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Free Tuition At Community College Should Just Be The Start

Memo Pad Politics

Free Tuition At Community College Should Just Be The Start


It’s good that many Republicans have joined Democrats in declaring the growth of economic inequality a problem. And some are even looking to solutions beyond making the rich richer through tax cuts. As we’ve seen, rising stock prices do not necessarily lead to jobs — for Americans, that is.

The crumbling of the once-mighty American middle class has two unstoppable causes, globalization and automation, and one stoppable one, a poorly educated workforce. A high-school diploma no longer guarantees a decent income. That’s something we can fix.

President Obama’s proposal for a free community college education is a good start. Two-year colleges are the gateway to more job training or a four-year college degree.

Let’s dispense with defeatist talk that we can’t afford to educate our people. Obama’s plan is to pay for the schooling with higher taxes on America’s economic elite. It wouldn’t even bother with the upper middle class, just the super-rich.

Do we hate the super-rich? We do not. We can thank them as they contribute more to the country that made their fortunes possible.

Some less visionary Republican leaders have framed the proposal as an income redistribution plan. But the money would be redirected not from the rich to the non-rich but from the very rich to education. A more productive labor force makes the entire country more prosperous.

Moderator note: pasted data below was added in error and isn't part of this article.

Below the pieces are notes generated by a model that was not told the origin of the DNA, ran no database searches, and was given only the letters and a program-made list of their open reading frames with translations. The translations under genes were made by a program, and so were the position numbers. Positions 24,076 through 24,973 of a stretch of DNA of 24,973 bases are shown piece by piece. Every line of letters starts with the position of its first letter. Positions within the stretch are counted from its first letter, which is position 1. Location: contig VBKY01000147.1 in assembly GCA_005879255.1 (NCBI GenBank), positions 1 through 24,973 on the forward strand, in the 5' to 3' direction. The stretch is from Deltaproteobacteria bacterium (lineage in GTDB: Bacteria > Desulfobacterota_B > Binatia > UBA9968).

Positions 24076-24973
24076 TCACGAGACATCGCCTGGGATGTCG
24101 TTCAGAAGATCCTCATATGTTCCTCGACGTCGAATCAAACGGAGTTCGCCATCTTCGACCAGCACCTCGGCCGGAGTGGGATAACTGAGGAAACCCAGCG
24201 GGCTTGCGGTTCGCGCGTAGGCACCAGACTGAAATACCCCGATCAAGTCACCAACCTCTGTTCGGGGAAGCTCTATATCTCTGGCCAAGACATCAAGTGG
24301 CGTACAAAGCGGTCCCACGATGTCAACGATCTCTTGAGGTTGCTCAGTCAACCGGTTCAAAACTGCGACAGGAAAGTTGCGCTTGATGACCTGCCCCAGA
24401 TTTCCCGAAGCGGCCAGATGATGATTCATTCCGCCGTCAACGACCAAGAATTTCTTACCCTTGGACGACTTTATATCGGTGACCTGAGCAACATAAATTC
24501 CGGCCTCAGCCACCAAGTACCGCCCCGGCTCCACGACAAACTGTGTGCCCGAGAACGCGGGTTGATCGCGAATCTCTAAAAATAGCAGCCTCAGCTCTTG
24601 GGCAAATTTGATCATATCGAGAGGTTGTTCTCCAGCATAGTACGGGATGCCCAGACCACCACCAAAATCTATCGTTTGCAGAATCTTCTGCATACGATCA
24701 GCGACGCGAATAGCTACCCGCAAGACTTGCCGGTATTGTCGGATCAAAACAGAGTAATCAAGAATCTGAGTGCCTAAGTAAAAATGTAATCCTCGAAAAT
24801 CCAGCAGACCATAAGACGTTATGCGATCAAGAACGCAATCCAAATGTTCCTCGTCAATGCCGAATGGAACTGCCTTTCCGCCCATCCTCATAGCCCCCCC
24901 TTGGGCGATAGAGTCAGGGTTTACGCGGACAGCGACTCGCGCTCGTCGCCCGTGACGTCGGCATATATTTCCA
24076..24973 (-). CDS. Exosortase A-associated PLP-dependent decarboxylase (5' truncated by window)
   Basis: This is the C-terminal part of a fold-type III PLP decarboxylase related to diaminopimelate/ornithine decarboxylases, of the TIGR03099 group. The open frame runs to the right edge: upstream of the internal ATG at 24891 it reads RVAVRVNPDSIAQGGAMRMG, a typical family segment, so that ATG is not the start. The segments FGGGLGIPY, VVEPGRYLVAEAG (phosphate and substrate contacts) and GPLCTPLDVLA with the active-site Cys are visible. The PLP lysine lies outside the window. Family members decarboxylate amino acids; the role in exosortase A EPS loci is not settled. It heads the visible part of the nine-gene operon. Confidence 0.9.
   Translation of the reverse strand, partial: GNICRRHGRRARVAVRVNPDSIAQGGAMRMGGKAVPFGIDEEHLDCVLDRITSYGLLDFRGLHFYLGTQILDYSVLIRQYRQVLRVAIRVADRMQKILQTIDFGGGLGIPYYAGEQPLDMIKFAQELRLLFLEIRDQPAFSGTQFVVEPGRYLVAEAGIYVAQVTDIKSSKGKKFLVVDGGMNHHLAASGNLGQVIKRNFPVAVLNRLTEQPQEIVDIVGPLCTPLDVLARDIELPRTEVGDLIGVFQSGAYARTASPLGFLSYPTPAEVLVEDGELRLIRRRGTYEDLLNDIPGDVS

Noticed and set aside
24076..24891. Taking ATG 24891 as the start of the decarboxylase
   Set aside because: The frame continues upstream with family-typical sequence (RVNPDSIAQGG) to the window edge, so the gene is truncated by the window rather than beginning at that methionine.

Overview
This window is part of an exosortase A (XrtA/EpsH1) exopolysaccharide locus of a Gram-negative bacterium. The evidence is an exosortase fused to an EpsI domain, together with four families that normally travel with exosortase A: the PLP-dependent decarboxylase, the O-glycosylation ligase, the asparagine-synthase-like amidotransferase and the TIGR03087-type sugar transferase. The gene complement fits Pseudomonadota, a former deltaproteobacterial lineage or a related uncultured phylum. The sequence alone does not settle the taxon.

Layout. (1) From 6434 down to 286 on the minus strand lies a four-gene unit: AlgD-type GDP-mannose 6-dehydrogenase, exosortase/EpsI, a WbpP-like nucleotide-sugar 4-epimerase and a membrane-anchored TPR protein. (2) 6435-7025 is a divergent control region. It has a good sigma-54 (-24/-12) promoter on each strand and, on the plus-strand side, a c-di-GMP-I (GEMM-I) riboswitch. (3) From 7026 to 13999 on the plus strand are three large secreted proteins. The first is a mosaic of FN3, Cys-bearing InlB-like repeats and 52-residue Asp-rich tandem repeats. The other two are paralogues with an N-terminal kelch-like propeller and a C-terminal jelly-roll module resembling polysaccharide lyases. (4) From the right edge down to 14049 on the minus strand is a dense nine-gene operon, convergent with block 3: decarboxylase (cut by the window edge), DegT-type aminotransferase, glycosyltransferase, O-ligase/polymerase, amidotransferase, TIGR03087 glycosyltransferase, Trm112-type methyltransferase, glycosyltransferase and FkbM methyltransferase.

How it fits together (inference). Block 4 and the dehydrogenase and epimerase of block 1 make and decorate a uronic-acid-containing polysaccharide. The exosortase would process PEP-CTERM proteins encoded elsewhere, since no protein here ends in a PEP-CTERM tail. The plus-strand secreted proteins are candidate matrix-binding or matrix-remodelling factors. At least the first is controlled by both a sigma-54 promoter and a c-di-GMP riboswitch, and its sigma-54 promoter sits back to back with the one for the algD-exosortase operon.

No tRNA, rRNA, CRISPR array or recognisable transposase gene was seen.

Not everyone gets this. There remains a view of education chiefly as an expense rather than an investment in human capital.

An example can be seen in the House Republicans’ recent bill calling for “dynamic scoring” of legislation. It would require the official bean counters to include the economic benefits of tax cuts in scoring the cost of legislation. That would make tax cuts easier to pass.

The idea of “dynamic scoring” is not without merit, but the House’s vision has eyes only for tax cuts. Spending on things like roads and bridges also produces economic benefits. So does improving the workforce. Universal education is what made America great in the 20th century.